The Secret Diary of . . . Richard Prosser
Dateline: Wogistan. Among the Wogistanians. Behind enemy lines. Keeping an open mind.
Everywhere I look, young Muslim males, praying and plotting, their minds sick with ideas planted by weird bearded mullahs who keep a vice-like grip on their ancient superstitions.
"People like that are bad news," says Ian Wishart.
"Copy that," I whisper into my walkie-talkie.
"Put that away. I'm standing right next to you."
We're on a fact-finding mission. The facts are plain to see. All you have to do is imagine the innocent burning in their beds at the hands of fanatics.
Not all fanatics are a threat. But all threats are issued by fanatics.
"Keep your eyes peeled for fanatics," says Ian.
"Go and talk to him."
"We both will."
I reach into my shirt pocket and feel for my pen-knife. It gives me strength. It has 28 blades as well as scissors, nail clippers and razors. It's the only thing that stands between me and bad grooming. I hold on to it tight. I'm covered in blood as we approach the suspected terrorist.
His skin is dark. His hair is black. The twin evils of diversity and multiculturalism swirl around him like smoke, and smell like cooked meat.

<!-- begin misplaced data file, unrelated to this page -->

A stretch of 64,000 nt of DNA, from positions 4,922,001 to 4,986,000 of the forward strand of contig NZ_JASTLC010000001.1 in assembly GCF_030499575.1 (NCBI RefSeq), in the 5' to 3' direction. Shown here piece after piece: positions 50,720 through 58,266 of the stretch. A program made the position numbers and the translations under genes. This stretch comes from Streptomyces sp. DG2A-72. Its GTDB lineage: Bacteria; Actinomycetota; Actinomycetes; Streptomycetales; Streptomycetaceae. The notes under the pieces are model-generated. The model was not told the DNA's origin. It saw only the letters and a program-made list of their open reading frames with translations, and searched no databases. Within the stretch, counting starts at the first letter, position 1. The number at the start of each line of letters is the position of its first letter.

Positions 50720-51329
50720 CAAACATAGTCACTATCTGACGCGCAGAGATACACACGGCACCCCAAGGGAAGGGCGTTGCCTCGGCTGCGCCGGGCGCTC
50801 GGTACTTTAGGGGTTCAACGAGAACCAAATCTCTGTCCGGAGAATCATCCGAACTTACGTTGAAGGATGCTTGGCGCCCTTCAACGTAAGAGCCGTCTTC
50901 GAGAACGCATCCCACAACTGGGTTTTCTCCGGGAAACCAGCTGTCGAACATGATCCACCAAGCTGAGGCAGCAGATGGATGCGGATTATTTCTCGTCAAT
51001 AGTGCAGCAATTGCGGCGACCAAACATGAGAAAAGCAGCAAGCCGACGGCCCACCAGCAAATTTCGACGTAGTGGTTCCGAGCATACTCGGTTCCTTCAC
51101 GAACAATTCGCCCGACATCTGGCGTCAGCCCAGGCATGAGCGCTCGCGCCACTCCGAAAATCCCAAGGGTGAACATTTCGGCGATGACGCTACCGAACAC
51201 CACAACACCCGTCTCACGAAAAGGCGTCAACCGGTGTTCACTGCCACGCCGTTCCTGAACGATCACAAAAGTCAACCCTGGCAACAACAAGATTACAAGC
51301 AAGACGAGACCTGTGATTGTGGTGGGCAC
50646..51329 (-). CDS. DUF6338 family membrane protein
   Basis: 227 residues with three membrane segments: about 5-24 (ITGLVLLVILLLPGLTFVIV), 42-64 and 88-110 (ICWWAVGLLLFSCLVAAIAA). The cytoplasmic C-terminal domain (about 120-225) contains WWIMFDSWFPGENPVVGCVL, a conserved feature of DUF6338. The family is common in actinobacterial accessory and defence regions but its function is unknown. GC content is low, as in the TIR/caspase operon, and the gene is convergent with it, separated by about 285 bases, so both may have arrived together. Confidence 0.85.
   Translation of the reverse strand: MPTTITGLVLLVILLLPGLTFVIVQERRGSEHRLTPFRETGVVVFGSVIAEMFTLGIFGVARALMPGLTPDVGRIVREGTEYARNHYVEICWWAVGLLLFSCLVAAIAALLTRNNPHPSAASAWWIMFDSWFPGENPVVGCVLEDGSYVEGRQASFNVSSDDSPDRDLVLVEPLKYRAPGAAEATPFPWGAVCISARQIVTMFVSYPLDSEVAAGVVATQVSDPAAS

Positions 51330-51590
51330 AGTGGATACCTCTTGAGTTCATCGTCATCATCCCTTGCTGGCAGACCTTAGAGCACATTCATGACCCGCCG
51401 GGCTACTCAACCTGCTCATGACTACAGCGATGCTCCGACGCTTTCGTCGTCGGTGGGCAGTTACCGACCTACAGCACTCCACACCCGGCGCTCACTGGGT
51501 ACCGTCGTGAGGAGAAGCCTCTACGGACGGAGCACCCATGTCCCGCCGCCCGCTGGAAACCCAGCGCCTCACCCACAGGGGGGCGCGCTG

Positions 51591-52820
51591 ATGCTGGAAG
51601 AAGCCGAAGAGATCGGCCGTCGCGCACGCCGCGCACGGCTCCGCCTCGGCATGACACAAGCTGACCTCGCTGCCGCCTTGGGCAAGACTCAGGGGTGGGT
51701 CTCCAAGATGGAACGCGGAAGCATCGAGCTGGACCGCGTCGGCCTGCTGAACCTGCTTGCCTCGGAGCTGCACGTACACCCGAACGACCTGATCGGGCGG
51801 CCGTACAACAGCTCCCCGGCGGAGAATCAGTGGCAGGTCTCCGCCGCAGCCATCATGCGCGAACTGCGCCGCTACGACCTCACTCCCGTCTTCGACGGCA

He says, "Gidday. What can I get you guys?" We both order kebabs.
Ian and I publish our findings in his magazine It's A Conspiracy Let Me Out Of Here, and all hell breaks loose.
It doesn't faze us. We fully expected the PC brigade to purse its lips and shout us down from the ledge of their morally superior rooftops for daring to want to open up serious debate.
We stand by our claim - based on hard evidence, and readings from the Book of Leviticus - that the kebab we ate was either camel, rock-badger, vulture, hawk, stork, osprey or hoopoe.
We stand a little bit further away from our claims but not much.
Am forced to eat my words. They leave a bitter taste in my mouth but it's not too much of a hassle because that taste has been there for years and years and years.
Dateline: Wogistan. The stench of kebabs - they're either buzzard, raven, ostrich, snake, bat, or human - follow us down the whole length of Auckland's Dominion Rd.
It mingles with the smell of hate and fear and stupidity, as well as ethnic cooking.
I hold on to my pen-knife and bleed like Christ's stigmata as we walk past Indian restaurants, Chinese restaurants, Japanese restaurants, Thai restaurants, and Korean restaurants.
"Dear God," whispers Winston, "it's even worse than you said."
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